More than 50 people are in the cast and crew; Calhoun figured at least half of them would take part.
“What’s good about the March Madness pool is that anyone can get in there and do well,” he said. “You can study up, and then it all falls apart. I remember one year when Wake Forest got me. Or you can just pick your favorite teams and that works sometimes.”
Magazine insists that, yes, there is mathematical advice to follow, including some he picked up by reading Nate Silver, the blogger who picked the electoral college count in last year’s presidential election nearly to the number.
Silver suggests that Nos. 8 and 9 seeds can sometimes be worse Sweet 16 picks than those seeded 10, 11 or 12 because the winner of an 8-9 matchup is all but destined to play a No. 1 in the next round. “I tell people, if you’re going to pick upsets, do it in the 10, 11, 12, 13 range,” Magazine said. It’s OK to use your gut, Magazine says. But, he insists, it’s folly to completely ignore the numbers. “Sometimes, you predict someone’s better because in simulations, 80 percent of the time they win,” he added. “Well, that means 20 percent of the time they lose. That’s going to happen. That’s been a useful lesson for students.”
And, as any good math professor will remind you, being wrong doesn’t always mean you were, well, wrong — even if the scoreboard says you were.
“It just means it didn’t work out that time,” Magazine closed.
Graduation rates improve for NCAA tournament teams: Overall graduation rates improved among players at schools in this year’s men’s NCAA basketball tournament and African-American players in particular did better, according to a study released Monday.
The annual report by the University of Central Florida’s Institute for Diversity and Ethics in Sport (TIDES) shows African-American players’ graduation success rate increased from 59 percent in 2012 to 65 percent this year, while white players’ rates increased from 88 percent to 90 percent.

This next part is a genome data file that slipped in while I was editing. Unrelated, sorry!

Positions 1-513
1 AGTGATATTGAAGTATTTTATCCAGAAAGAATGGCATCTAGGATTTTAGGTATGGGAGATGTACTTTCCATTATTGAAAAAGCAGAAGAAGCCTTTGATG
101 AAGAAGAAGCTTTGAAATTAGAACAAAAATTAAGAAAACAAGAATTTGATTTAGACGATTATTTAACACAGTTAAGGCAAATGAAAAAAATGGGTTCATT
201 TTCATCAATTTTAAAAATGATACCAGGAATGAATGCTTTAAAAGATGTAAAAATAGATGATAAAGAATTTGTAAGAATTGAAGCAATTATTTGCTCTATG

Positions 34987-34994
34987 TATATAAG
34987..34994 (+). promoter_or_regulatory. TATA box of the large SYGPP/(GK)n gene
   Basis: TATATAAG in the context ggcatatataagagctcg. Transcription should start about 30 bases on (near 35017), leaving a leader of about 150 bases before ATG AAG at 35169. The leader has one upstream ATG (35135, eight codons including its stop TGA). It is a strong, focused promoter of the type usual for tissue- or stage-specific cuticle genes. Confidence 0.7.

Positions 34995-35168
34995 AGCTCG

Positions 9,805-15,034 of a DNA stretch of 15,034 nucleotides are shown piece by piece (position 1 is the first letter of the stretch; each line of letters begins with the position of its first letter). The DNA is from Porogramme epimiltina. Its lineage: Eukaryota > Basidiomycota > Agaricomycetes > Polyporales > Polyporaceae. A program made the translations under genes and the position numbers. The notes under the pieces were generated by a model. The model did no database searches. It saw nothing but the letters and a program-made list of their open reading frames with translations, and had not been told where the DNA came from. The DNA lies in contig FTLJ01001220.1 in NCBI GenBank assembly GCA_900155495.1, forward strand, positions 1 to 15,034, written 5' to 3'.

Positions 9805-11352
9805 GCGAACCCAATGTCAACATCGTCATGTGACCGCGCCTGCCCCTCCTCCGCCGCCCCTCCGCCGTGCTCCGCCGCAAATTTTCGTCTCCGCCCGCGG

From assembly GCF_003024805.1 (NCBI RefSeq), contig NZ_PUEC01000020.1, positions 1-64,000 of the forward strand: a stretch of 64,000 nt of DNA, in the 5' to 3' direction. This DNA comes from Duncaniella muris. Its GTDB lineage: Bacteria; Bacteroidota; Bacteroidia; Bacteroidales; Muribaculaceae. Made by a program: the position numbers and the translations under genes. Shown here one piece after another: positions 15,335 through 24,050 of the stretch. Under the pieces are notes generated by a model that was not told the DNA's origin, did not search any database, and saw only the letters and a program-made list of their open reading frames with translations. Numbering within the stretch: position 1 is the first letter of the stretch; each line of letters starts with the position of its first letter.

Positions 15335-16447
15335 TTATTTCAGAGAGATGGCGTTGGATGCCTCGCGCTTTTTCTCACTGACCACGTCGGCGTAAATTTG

The overall graduation rates for programs in the tournament increased from 67 percent in 2012 to 70 percent.
Six out of the tournament’s 68 teams have an APR score that falls below the NCAA’s new 930 line, which could lead to future penalties. Those teams are Southern, James Madison, Saint Louis, New Mexico State, Oregon and Oklahoma State.
Richard Lapchick, the study’s primary author, said the majority of the report contains good news.
Information was collected by the NCAA from member institutions for the study. The institute reviewed the 6-year graduation rates of each school’s freshman class, or Graduation Success Rates, then calculated a four-class average or Academic Progress Rate. “In general, it’s the most progress I’ve seen overall,” Lapchick told The Associated Press. “To be specific, every facet that we consider, everyone on the team, all the graduation rates increased. The APR scores increased significantly over the past year. And the difference in rates between white and African-American players declined 3 percent, though that gap is still a major factor of concern.”
There is a 25 percentage-point difference in the graduation gap between white and African-American players among tournament teams this year. Lapchick said more progress needs to be made in that area, though he noted the 65 percent graduation rate for African-American basketball players was significantly higher than the 38 percent for all male African-American college students.
Lapchick noted there were two major factors in the study’s improving numbers: the NCAA’s tightening academic rules and the recent involvement of U.S. Secretary of Education Arne Duncan.
“The fact that teams can lose scholarships has been an extremely strong deterrent. Everything has improved consistently and continues to improve,” Lapchick said. “Arne Duncan got involved and that’s also been very important. He was a student-athlete and the NCAA certainly doesn’t want the federal government involved.”
The APR was developed by the NCAA in 2004 as a means to improve graduation rates and is a 4-year rolling average of academic performance that takes into account academic eligibility and retention.
The NCAA recently voted to increase its APR cutoff line for Division I programs from 925 to 930, which is roughly equivalent to a 50 percent graduation rate. The new standard is being phased into the NCAA’s average starting this year.
Ten schools were banned from this year’s postseason — including 2011 national champion Connecticut.
Lapchick said the real threat of penalties has encouraged schools to watch graduation rates closely. This year’s study showed that 79 percent of the teams (54 of 68) in this year’s tournament have scores of 950 or more.
“We are doing better each year,” Lapchick added. “The academic reforms instituted in the past have worked. We need to raise the bar and move toward 60 percent being the acceptable standard for the APR. Two thirds of this year’s teams in the men’s tournament are already there.”